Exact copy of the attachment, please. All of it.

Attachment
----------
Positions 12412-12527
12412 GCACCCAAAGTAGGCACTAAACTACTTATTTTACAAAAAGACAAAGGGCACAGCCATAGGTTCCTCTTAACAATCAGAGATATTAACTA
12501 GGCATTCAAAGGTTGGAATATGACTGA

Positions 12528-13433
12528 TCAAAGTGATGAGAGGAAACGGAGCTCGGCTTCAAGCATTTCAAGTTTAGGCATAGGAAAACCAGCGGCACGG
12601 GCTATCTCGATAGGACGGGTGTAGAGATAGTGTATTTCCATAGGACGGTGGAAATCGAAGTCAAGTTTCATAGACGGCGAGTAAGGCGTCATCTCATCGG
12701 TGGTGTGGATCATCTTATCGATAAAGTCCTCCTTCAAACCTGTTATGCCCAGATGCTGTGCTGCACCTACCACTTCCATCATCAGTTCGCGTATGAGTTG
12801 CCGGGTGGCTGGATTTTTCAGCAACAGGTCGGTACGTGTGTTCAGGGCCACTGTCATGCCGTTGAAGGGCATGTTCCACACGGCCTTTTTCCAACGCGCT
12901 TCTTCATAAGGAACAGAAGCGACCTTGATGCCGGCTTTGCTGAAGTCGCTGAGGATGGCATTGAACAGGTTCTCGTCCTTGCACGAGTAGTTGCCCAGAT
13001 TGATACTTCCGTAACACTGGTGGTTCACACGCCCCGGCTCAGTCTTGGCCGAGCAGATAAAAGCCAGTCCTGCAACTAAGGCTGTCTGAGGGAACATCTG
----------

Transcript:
Positions 12412-12527
12412 GCACCCAAAGTAGGCACTAAACTACTTATTTTACAAAAAGACAAAGGGCACAGCCATAGGTTCCTCTTAACAATCAGAGATATTAACTA
12501 GGCATTCAAAGGTTGGAATATGACTGA

Positions 12528-13433
12528 TCAAAGTGATGAGAGGAAACGGAGCTCGGCTTCAAGCATTTCAAGTTTAGGCATAGGAAAACCAGCGGCACGG
12601 GCTATCTCGATAGGACGGGTGTAGAGATAGTGTATTTCCATAGGACGGTGGAAATCGAAGTCAAGTTTCATAGACGGCGAGTAAGGCGTCATCTCATCGG
12701 TGGTGTGGATCATCTTATCGATAAAGTCCTCCTTCAAACCTGTTATGCCCAGATGCTGTGCTGCACCTACCACTTCCATCATCAGTTCGCGTATGAGTTG
12801 CCGGGTGGCTGGATTTTTCAGCAACAGGTCGGTACGTGTGTTCAGGGCCACTGTCATGCCGTTGAAGGGCATGTTCCACACGGCCTTTTTCCAACGCGCT
12901 TCTTCATAAGGAACAGAAGCGACCTTGATGCCGGCTTTGCTGAAGTCGCTGAGGATGGCATTGAACAGGTTCTCGTCCTTGCACGAGTAGTTGCCCAGAT
13001 TGATACTTCCGTAACACTGGTGGTTCACACGCCCCGGCTCAGTCTTGGCCGAGCAGATAAAAGCCAGTCCTGCAACTAAGGCTGTCTGAGGGAACATCTG